18 July 2009


No, I didn’t eat hibiscus flowers. Hibiscus is a restaurant in Bujumbura that is the closest thing to fast food we’ve found here. Most places take over an hour to serve lunch (don’t even ask about the dinner wait), but if you sit down in Hibiscus and order the plat du jour, you’ll be served a Coke and a heaping plate of rice, beans, bananas, greens, and meat in no time at all. When I first noticed this restaurant I laughed at the take-out window, labeled “Hibi-quik,” because nothing is quick here. But now I believe in the quickness.

And the food was gooooood. Mike and our two friends cleared their plates in no time at all, then dug in to help me clear mine. There was so much food! We all stumbled out with pleasantly full stomachs, and pleasantly full wallets as well. Four plats du jour and four Cokes cost less than $9.00. Before heading back to work, we took a peek behind the building. There is a beautiful garden bar back there! I think we’ve discovered our new Friday lunch spot.

11 July 2009

fresh milk

When we first started doing research on Burundi one thing that worried us about the food situation rather than excited us (fresh mangos and pineapple!) was milk. We were under the impression that the only milk available would be very expensive powdered or irradiated, shelf-stable milk-like products. I resigned myself to two years of nondairy creamer in my coffee.

However, soon after arriving we noticed there were a lot of cows here. And a lot of tasty, fresh beef. Naturally we began to wonder if there wasn’t fresh milk available somewhere as well. (Just look at those happy, delicious, albeit thin, cows.) One day a coworker of Mike’s pointed out a place to buy fresh milk. It was as if we’d been inducted into a secret club. A building with a sign-less white façade has a grated door that leads you into what Mike calls the “Milk Bar.” There’s a counter, where if you bring your own bottles, a woman will fill them for you, asking “Pasteurize ou non pasteurize?” The first time we went, we decided to get unpasteurized milk and boil it ourselves. That was a disaster, so since then we’ve always filled up our three Nalgene bottles with lait pasteurize.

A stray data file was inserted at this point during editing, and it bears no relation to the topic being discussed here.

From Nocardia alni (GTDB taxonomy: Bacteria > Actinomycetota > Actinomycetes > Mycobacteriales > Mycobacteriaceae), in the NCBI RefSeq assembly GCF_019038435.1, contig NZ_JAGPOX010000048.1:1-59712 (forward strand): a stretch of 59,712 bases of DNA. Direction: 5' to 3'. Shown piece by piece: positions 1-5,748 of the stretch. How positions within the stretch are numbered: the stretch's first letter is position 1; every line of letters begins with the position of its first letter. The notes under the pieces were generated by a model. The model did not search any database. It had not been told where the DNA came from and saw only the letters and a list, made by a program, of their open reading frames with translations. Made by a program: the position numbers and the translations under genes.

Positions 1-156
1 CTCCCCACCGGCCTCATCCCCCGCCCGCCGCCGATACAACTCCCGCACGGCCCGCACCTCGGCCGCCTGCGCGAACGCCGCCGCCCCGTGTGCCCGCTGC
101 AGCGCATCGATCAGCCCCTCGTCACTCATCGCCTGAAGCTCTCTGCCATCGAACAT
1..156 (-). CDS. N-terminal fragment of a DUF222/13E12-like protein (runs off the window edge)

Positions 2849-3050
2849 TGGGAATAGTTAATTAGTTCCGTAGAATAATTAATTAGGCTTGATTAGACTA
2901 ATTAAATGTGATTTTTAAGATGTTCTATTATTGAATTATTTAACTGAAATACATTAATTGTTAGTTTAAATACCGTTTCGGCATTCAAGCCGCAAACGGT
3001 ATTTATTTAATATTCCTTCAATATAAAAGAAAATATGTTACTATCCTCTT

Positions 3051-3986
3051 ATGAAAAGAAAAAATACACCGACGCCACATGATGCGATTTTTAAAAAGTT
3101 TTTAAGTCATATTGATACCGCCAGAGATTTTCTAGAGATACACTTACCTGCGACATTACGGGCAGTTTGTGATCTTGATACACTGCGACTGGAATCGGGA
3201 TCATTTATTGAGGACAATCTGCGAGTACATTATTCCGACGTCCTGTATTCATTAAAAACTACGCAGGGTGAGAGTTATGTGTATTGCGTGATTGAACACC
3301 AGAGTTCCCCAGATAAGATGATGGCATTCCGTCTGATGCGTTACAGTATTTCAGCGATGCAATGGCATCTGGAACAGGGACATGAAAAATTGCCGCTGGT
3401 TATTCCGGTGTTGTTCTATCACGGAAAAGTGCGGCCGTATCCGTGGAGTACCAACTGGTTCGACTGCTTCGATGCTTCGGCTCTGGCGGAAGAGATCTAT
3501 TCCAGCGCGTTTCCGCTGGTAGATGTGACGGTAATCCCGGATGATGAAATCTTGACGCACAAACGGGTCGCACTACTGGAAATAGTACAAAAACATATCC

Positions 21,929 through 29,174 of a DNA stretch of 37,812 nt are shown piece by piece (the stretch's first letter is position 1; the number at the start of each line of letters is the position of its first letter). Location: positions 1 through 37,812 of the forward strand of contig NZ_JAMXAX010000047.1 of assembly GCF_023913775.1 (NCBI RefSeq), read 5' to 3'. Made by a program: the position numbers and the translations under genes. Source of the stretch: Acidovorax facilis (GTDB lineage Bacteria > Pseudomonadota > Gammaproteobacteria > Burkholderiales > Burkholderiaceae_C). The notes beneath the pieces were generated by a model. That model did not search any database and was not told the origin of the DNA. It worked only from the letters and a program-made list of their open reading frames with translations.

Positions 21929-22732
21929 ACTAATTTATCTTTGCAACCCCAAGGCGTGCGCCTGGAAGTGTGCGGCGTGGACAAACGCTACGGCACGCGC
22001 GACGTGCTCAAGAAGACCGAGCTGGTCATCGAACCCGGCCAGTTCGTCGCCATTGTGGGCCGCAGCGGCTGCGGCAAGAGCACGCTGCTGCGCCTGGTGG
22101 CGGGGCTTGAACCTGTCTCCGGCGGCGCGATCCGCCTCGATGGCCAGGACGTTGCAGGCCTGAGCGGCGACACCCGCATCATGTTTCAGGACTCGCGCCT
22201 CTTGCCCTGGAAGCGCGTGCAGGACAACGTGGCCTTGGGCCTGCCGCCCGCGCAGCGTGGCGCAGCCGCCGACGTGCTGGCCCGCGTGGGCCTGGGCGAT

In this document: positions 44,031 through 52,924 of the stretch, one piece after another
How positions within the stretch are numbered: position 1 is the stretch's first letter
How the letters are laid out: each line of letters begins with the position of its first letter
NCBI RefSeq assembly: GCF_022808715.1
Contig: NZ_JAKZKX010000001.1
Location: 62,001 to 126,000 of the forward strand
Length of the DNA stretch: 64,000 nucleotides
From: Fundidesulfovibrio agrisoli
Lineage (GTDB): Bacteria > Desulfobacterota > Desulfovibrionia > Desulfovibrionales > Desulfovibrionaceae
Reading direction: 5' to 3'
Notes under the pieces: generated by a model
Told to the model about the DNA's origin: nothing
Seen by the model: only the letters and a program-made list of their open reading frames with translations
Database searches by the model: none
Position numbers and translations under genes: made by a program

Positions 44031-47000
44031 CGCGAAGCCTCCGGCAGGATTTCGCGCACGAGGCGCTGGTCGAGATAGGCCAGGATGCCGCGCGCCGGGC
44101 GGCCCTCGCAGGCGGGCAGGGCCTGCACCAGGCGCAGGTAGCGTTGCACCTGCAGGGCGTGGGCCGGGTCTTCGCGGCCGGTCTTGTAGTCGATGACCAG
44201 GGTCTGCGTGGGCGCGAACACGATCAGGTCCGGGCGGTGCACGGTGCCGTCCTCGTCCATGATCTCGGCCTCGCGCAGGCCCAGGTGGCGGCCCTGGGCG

The reason Mike calls it the Milk Bar is this: In a separate room there are tables and chairs where men (and the occasional woman) sit and order milk by the glass. Cows are a sign of wealth and only the healthiest, wealthiest people can afford to drink a big glass of milk. It’s like a status symbol, to be seen sitting at the bar drinking a glass of milk. The women working behind the counter spend more time processing the receipts of the customers drinking milk by the glass than they do filling bottles for folks like us.

We love our fresh milk. It’s so wonderful in coffee. Our cook makes the creamiest ice cream and other desserts with it. There’s no such thing as a choice between non-fat, skim, and whole milk. It’s all full-fat milk, all the time. When we get back to the States, we’re going to be snobby fresh milk people who won’t be able to stand Stop & Shop homogenized milk by the carton.

05 July 2009

mango cobbler

Mango cobbler is the best term I can come up with to describe the wonderful dessert our cook made recently. (Yes, we have a cook. That’s why so few entries are about my own cooking adventures these days.) He goes into the pantry and riffles through my gluten-free flours and presents the results to me. Some of his creations are fantastic; some need work. But that’s the way it is for all of us gluten-free bakers. I think it’s great that he’s up to the challenge and he keeps trying. 

When this dish was first placed in front of me my initial reaction was “Peach cobbler!” But I quickly remembered we don’t have peaches here. Mango? Yup. Cobbler? Sort of. I think it’s a pie that may have gone wrong and then salvaged. 

Because of the language barrier, I can’t always get a great explanation about the food we’re eating. But I know it’s gluten-free (sans gluten) because I’ve forbidden him from buying local flour; he’s only to use what I provide.



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